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Neuroscience. 1996 Oct;74(3):897-915.

Immunohistochemical mapping of brain triiodothyronine reveals prominent localization in central noradrenergic systems.

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  • 1Department of Medicine, Medical College of Pennsylvania, Philadelphia 19129, USA.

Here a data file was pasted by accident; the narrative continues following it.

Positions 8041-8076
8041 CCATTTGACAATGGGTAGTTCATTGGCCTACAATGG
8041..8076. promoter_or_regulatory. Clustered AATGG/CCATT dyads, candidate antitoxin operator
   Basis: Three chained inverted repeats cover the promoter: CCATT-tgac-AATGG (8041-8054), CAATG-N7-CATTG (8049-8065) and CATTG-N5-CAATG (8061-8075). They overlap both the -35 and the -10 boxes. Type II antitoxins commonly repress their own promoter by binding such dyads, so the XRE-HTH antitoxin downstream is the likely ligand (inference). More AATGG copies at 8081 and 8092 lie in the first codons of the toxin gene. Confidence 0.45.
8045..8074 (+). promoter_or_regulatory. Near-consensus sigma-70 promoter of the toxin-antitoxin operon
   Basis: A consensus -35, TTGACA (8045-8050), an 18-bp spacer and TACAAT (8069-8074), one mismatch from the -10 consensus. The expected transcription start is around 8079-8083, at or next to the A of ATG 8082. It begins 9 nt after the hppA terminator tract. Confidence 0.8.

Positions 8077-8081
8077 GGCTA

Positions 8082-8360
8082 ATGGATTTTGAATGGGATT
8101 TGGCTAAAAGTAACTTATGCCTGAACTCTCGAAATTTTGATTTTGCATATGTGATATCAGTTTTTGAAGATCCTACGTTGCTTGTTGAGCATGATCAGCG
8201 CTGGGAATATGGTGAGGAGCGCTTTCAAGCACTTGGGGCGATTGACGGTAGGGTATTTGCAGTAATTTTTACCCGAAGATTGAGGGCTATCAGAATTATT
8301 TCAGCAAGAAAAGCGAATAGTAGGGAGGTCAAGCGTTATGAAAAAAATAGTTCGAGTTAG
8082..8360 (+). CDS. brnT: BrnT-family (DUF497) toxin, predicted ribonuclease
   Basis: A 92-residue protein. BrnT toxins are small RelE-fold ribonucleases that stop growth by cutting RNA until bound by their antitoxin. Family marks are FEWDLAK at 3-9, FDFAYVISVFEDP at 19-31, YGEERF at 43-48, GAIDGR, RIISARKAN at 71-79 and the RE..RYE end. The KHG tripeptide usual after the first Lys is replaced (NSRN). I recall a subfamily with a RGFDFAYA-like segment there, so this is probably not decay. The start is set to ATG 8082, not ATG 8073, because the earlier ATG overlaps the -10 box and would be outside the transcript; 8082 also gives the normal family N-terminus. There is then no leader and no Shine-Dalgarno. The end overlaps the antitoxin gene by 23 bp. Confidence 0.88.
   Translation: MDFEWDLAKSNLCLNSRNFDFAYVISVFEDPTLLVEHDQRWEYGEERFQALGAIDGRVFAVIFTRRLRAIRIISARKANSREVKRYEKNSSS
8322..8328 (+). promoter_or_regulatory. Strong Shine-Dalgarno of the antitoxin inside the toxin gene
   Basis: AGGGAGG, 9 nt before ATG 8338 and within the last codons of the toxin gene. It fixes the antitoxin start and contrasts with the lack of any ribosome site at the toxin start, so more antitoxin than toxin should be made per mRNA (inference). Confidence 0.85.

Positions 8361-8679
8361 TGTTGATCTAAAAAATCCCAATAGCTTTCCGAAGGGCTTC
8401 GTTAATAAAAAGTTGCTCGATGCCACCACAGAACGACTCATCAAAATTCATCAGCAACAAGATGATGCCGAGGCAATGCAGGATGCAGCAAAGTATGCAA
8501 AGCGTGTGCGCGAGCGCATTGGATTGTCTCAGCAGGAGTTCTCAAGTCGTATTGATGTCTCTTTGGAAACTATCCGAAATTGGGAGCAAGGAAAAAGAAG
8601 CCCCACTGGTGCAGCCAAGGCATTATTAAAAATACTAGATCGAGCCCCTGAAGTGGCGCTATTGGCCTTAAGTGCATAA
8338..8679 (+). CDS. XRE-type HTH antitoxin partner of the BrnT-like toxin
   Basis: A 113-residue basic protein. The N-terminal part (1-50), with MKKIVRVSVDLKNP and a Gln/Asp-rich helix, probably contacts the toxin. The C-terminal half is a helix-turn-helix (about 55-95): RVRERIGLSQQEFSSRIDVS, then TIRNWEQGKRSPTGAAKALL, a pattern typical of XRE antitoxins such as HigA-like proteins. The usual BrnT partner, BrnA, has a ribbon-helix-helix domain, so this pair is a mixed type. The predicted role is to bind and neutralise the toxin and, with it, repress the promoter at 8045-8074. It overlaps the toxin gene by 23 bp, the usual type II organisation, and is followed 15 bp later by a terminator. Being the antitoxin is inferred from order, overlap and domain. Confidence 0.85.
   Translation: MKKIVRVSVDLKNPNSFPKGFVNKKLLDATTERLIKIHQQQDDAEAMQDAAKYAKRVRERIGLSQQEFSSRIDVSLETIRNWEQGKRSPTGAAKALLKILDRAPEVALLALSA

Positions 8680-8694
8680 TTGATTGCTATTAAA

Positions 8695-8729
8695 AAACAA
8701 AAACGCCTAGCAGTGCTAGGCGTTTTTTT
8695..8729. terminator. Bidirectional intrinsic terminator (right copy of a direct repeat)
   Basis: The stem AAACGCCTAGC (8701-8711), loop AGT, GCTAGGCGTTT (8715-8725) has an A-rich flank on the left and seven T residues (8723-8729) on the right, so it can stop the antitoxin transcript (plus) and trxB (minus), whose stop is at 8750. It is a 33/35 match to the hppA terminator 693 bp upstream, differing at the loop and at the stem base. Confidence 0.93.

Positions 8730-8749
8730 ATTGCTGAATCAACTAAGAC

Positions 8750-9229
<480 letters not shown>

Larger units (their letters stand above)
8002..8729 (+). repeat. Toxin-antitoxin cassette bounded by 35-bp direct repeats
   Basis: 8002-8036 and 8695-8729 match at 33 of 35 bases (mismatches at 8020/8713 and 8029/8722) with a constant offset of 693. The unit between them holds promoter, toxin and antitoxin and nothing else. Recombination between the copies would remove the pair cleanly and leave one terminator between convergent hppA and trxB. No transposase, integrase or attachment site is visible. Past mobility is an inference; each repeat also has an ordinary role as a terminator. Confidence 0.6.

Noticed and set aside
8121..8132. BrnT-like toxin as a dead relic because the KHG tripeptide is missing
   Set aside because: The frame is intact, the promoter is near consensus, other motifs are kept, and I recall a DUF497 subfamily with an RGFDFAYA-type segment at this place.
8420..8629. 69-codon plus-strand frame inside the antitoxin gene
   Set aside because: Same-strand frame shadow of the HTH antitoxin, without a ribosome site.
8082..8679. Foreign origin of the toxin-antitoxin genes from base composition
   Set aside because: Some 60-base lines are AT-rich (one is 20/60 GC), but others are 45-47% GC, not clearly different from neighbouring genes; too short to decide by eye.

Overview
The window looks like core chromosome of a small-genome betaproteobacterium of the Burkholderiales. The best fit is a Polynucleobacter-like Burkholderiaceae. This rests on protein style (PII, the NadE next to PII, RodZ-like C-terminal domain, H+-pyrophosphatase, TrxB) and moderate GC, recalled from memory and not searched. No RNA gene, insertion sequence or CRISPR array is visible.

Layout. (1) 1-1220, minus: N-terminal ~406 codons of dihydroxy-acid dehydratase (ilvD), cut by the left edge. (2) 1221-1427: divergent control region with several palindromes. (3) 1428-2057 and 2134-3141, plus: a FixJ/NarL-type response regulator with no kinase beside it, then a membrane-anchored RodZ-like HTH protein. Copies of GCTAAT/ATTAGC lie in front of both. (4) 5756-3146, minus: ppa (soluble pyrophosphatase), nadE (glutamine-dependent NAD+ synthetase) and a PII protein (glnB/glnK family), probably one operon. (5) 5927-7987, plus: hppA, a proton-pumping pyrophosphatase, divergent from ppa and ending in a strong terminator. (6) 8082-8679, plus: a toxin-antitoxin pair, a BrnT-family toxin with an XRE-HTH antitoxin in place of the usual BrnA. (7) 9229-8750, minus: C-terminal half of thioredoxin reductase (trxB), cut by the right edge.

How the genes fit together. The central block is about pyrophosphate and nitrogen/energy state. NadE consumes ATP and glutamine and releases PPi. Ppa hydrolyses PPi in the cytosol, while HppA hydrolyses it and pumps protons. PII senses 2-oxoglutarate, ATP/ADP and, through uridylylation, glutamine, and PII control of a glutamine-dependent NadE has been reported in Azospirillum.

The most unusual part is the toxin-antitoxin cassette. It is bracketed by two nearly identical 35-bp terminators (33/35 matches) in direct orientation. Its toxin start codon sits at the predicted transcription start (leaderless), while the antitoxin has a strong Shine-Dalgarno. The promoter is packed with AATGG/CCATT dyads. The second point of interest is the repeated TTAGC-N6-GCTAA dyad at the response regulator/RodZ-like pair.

Many lines of evidence support a close association between thyroid hormones and noradrenergic systems in peripheral tissues. However, there is little certainty regarding interactions of the two systems in brain. We now report that triiodothyronine is concentrated in both nuclei and projection sites of central noradrenergic systems. Immunohistochemical mapping of the hormone revealed the following: (1) Locus coeruleus and all other noradrenergic cell groups identified were the most prominently labeled neural centers in the brain. (2) The hormone was also concentrated in the widely dispersed targets of noradrenergic projections. (3) Triiodothyronine labeling in noradrenergic target cells was most prominent over the cell nuclei, indicating that the hormone was bound to its receptors. Therefore, targets of noradrenergic innervation should be responsive to triiodothyronine. (4) Unlike that in noradrenergic target cells, triiodothyronine staining was decidedly perikaryal in locus coeruleus (A-6) and the other A-1 to A-7 cell groups; the staining pattern in locus coeruleus cytosol and processes was heavy, clumped and similar to that seen in contiguous sections immunostained for tyrosine hydroxylase. Results of radio-immunoassay, immunoabsorption and pharmacological tests demonstrated the specificity of the antibody for triiodothyronine and ruled against cross-reactivity with norepinephrine or its metabolites as the basis for the staining reactions. Although other possibilities consistent with these new observations are given consideration, it appears that the structure and activity of central noradrenergic systems may be major determinants of triiodothyronine distribution patterns and actions in brain. If the noradrenergic system processes both triiodothyronine and norepinephrine and conducts them both to nerve cell groups receiving its terminal arborizations, specific postsynaptic receptors would be available for transduction of both sets of messages. The evidence provides a morphological basis for earlier proposals that triiodothyronine may play a neuromodulatory or neurotransmitter role in the adrenergic nervous system.

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